Knowledge is the goal

Real, genuine science, as opposed to Christian ‘Science’, is the quest for knowledge. This is knowledge gained through research, observation, verification, and duplication of results. The scientific method is a rigorous and well-accepted way to acquire and verify new knowledge that has its roots in the emergence of science itself in ancient Egypt and Greece, and evolved into its present form during the 17th and 18th centuries.1 Continue reading

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Superman

dad

Photo credit: Emerging Gently.

He was four-foot something tall flash of energy under a platinum-blonde head of hair scrambling along the scree slope. They were on one of their many fishing trips in the rivers and lakes north of the city they lived in. In spite of having gone on many of these fishing trips, the little boy could not recall many times when they actually caught a fish. Catching fish was almost an after-thought. It was the journey–a few hours in the car, followed by a one or two-hour hike to the lake of choice for the day, and the peaceful time together at that lake that were the main events. Catching fish was a bonus that came along from time to time. Continue reading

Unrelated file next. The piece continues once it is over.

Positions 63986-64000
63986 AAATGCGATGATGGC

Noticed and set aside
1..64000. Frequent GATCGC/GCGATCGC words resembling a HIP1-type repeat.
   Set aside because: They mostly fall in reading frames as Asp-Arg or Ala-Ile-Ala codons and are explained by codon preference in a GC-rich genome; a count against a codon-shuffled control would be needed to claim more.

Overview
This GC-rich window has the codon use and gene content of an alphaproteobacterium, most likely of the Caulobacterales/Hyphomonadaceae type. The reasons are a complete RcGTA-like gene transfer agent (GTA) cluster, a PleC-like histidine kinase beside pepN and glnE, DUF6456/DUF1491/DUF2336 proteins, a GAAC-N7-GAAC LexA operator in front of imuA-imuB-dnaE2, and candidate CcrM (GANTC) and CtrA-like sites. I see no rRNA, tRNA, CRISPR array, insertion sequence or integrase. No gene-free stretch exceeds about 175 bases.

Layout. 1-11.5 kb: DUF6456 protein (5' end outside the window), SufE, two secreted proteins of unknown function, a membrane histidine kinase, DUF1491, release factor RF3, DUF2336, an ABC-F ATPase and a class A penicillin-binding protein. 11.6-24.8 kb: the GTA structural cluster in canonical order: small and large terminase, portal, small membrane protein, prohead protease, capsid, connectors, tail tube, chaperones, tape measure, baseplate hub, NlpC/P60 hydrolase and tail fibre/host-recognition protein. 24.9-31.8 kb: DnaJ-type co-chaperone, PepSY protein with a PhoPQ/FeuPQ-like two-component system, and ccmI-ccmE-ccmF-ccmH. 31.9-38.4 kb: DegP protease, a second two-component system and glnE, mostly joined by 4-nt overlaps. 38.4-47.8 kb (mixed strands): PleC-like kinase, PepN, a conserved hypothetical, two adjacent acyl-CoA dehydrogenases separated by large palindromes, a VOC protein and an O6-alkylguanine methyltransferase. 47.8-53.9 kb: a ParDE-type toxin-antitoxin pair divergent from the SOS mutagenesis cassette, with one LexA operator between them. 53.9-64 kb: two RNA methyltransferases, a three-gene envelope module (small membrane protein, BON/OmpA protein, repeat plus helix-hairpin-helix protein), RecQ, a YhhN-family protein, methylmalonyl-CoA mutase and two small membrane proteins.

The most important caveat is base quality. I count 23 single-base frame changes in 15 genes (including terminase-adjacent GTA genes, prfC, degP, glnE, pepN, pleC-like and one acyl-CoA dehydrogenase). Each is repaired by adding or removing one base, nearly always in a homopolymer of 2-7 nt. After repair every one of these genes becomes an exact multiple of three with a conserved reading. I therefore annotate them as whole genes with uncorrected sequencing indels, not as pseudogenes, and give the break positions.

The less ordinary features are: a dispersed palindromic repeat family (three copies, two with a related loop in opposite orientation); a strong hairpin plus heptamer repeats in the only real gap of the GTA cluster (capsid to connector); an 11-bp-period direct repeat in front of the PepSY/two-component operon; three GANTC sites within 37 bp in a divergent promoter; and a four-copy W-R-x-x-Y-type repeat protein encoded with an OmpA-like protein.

Every human need met…

“Divine Love always has met and always will meet every human need”
(Mary Baker Eddy)

If you’ve been a Christian Scientist, or even have the slightest familiarity with it, you’re probably familiar with this phrase. It’s a phrase that at one time brought great comfort to me and many other former Christian Scientists back when we still marinated in the Christian Science Krazy Sauce. Continue reading

‘Happy’ holidays…

Since 2009, this has not been an easy time of year for me, to be honest. On December 25, 2009, at approximately 6:30 pm, after an approximately seven year battle with untreated (and I don’t consider Christian Science ‘treatment’ to be any sort of valid treatment at all) heart failure, my Dad died. My holiday malaise usually gets going around the weekend of American Thanksgiving, usually the last Thursday of November. That’s when I flew out to where Dad lived to look after him in what turned out to be his last days. Continue reading